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@@desertrat77 I get your solo knot. We have SMs that wear their eagle and aol and that's it. They could wear seven more but they don't. We also experience, rather often, those "generals" looking down on us for lack thereof. The funniest story was when a group of "generals" we're asking for a volunteer for camporee (many years ago) for someone to head up the wilderness survival. One of our SMs stepped up...one knot (Eagle). Everyone else who volunteered had so many knots and beads they looked like a Hobby Lobby outlet. When that group got together they asked for a lead, our guy stepped up. The head grand pooobaah told,him to sit down. Our guy said, "I've got some experience in this area." When asked what experience he "could" have (in a very condescending manner) out guy replied, "Ten years as a Navy Seal (Team 3), current member of Team 17, 12 years as a sniper, 8 years as SEAL instructor, west coast survival instructor and I have an intense interest to pass these skills to others...except sniping." Amusing response, but he was to,d he wouldn't be needed because "BSA teaches things differently". Needless to say we left and begin our our own unit based program.

 

Sounds to me like the guy with one knot probably had way more wilderness survival training than most Scouters could dream of. Most likely some practical experience in that area as well. Best man (or person) for the job is not necessarily the one with the most doo-dads on his uniform.

 

If I were to become a Scoutmaster, the first person I'd ask to be an ASM is my best friend. If I was teaching some Scout training course and needed help, I'd call him. Only knot he's qualified to wear is the Arrow of Light. He topped out at Life in Boy Scouts. In junior high school, he was my Assistant Patrol Leader. He was always the guy I could count on to handle things if I couldn't be there that week. Later he was my Assistant Senior Patrol Leader. He was a 17-yr-old SPL when I was an 18-yr-old ASM. We've made three Philmont treks together and countless campouts. I know his experience and qualifications even if my faith in him is not reflected in knots on his uniform.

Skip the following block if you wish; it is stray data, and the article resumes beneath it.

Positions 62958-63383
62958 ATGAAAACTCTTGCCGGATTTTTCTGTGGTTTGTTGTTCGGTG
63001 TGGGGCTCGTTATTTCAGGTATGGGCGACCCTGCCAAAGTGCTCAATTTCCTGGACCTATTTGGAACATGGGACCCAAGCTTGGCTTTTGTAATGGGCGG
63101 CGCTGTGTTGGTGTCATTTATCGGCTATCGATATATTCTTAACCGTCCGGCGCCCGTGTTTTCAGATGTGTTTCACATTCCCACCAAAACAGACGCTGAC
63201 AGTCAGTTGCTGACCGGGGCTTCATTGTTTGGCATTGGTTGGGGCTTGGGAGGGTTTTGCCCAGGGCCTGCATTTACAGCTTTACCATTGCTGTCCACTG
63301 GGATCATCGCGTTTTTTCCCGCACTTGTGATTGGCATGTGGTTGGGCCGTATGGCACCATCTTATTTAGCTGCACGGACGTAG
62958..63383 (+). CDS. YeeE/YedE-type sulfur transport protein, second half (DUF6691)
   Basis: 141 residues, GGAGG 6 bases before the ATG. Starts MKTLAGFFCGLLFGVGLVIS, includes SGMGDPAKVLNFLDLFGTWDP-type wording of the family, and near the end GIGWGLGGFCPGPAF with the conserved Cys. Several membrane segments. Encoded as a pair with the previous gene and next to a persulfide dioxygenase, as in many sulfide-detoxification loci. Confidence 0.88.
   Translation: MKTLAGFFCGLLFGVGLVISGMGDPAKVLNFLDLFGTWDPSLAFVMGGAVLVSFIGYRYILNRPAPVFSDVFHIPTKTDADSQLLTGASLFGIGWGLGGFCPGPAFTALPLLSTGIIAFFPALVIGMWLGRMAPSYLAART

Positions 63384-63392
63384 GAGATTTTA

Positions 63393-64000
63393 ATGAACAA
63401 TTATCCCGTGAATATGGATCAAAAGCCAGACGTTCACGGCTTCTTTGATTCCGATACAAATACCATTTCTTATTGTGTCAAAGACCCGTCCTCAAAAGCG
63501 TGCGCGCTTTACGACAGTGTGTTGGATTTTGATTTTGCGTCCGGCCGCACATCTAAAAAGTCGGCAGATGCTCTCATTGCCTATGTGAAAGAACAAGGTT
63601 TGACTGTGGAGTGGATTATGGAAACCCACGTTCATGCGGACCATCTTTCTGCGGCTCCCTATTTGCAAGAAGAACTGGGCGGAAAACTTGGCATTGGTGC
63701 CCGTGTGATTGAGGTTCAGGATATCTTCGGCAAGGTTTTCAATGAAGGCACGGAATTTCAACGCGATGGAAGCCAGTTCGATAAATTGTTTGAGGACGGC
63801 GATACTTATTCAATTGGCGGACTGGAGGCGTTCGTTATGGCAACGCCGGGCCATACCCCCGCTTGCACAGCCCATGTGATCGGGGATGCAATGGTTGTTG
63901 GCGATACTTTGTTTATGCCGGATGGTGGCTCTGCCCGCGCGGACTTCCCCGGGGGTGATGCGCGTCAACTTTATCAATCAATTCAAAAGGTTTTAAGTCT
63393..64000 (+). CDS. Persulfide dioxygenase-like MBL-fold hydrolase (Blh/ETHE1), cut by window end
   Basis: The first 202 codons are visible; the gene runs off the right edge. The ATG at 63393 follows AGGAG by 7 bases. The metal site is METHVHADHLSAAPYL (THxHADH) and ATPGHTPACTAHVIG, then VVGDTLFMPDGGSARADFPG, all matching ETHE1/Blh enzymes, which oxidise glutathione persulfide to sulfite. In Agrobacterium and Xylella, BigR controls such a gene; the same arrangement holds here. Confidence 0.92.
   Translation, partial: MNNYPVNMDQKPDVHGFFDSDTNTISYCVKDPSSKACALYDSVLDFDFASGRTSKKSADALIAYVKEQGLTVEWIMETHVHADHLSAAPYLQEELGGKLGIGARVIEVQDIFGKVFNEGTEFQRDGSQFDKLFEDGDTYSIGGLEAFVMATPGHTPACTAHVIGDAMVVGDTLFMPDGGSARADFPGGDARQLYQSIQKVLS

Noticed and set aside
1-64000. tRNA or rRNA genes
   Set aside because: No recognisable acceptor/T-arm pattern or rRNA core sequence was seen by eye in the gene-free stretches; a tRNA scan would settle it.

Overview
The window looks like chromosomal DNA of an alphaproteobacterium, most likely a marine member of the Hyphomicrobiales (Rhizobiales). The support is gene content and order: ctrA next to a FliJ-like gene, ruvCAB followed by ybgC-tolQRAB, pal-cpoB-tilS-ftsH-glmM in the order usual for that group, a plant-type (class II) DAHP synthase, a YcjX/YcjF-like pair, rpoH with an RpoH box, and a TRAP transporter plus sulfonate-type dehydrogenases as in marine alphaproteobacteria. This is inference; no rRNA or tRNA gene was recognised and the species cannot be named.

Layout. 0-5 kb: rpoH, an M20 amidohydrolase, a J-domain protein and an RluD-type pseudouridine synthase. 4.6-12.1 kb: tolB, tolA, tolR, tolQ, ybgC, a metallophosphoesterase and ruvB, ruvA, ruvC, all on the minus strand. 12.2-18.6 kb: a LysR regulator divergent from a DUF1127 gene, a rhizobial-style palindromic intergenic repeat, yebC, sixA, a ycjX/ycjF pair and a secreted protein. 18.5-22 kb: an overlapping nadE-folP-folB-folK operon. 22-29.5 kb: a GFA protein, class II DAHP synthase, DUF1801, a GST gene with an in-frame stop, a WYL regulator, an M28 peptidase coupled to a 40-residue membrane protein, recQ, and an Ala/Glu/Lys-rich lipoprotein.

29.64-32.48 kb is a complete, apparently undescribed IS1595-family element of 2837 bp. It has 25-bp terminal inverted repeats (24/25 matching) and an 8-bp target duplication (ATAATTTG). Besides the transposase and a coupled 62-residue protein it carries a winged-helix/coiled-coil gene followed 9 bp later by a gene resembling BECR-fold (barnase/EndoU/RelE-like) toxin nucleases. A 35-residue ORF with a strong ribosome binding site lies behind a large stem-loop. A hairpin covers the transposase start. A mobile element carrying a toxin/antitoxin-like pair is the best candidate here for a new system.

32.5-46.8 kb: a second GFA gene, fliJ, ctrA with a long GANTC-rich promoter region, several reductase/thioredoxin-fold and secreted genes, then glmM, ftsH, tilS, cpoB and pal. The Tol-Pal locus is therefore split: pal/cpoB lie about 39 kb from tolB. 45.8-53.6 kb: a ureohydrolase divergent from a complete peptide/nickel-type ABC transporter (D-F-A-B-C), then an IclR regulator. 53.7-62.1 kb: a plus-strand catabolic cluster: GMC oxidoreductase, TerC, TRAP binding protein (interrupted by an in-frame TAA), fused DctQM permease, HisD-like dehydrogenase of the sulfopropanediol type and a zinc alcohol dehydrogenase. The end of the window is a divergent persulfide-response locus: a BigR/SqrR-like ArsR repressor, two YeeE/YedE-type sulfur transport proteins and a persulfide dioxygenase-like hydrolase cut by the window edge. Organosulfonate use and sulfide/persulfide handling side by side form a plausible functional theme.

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One can be a Wood Badger and have knots whilst NOT being a horse's rear-end, n'est-ce pas?  To answer the original question, no, in my personal opinion I don't think it's self-serving to file the paperwork yourself provided you have no one in your unit committee who is there to do it for you.  Even if you get the knots and put them in your desk drawer at least you have them for posterity. 

 

Wear them if you want to or don't wear them.  But I think bashing those who do and calling them names isn't very nice.  It kind of comes off as high-and-mighty.

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I like when people wear their awards and knots as appropriate. It helps me get a feel for where they've been and what they've done. 

 

Yes, but it does not always mean they know what they're talking about. And since supply does not restrict their purchase in some areas, they may not have even been earned. 

 

Being an extrovert myself I usually find that I can sum up a person through conversation pretty fast, which will also tell me if they're worth all those awards or not (knot, as the case may be). ;)

 

One can be a Wood Badger and have knots whilst NOT being a horse's rear-end, n'est-ce pas?  

 

Of course they can. But the correlation between the number of knots/awards/beads you have and the level of condescension one gives his high.

 

I had to laugh when I saw a scouter wearing his 1973 Jamboree patch in the temporary insignia area on his class A. It's been over 40 years, does he need that much validation of who he is in his life? Frankly, I think as scouters we should wear only those things we earned as scouters (save for Eagle and AOL). I earned tons of awards, medals and patches as a youth (world jambo) but I don't go around sporting it.